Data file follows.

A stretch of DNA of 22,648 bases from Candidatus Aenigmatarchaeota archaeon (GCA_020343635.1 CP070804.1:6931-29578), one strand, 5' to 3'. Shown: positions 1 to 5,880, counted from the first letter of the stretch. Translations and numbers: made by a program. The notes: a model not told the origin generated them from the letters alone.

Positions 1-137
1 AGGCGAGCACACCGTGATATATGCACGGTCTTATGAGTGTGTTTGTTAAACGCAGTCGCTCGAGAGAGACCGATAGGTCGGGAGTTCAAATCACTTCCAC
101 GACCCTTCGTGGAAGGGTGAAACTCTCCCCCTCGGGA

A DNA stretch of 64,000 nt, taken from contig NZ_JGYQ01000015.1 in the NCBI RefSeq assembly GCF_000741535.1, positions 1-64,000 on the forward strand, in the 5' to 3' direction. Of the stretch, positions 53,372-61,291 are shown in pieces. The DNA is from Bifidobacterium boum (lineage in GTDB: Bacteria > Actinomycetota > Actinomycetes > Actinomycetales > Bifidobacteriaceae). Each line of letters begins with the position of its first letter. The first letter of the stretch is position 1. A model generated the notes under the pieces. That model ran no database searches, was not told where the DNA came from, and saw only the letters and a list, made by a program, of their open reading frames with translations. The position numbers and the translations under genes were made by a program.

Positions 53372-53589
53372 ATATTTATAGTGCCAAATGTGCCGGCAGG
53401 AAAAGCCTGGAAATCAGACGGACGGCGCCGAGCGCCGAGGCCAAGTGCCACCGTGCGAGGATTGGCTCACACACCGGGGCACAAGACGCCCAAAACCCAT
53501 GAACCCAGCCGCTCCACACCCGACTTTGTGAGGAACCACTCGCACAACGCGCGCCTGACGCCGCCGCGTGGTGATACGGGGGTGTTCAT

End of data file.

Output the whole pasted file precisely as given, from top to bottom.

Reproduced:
A stretch of DNA of 22,648 bases from Candidatus Aenigmatarchaeota archaeon (GCA_020343635.1 CP070804.1:6931-29578), one strand, 5' to 3'. Shown: positions 1 to 5,880, counted from the first letter of the stretch. Translations and numbers: made by a program. The notes: a model not told the origin generated them from the letters alone.

Positions 1-137
1 AGGCGAGCACACCGTGATATATGCACGGTCTTATGAGTGTGTTTGTTAAACGCAGTCGCTCGAGAGAGACCGATAGGTCGGGAGTTCAAATCACTTCCAC
101 GACCCTTCGTGGAAGGGTGAAACTCTCCCCCTCGGGA

A DNA stretch of 64,000 nt, taken from contig NZ_JGYQ01000015.1 in the NCBI RefSeq assembly GCF_000741535.1, positions 1-64,000 on the forward strand, in the 5' to 3' direction. Of the stretch, positions 53,372-61,291 are shown in pieces. The DNA is from Bifidobacterium boum (lineage in GTDB: Bacteria > Actinomycetota > Actinomycetes > Actinomycetales > Bifidobacteriaceae). Each line of letters begins with the position of its first letter. The first letter of the stretch is position 1. A model generated the notes under the pieces. That model ran no database searches, was not told where the DNA came from, and saw only the letters and a list, made by a program, of their open reading frames with translations. The position numbers and the translations under genes were made by a program.

Positions 53372-53589
53372 ATATTTATAGTGCCAAATGTGCCGGCAGG
53401 AAAAGCCTGGAAATCAGACGGACGGCGCCGAGCGCCGAGGCCAAGTGCCACCGTGCGAGGATTGGCTCACACACCGGGGCACAAGACGCCCAAAACCCAT
53501 GAACCCAGCCGCTCCACACCCGACTTTGTGAGGAACCACTCGCACAACGCGCGCCTGACGCCGCCGCGTGGTGATACGGGGGTGTTCAT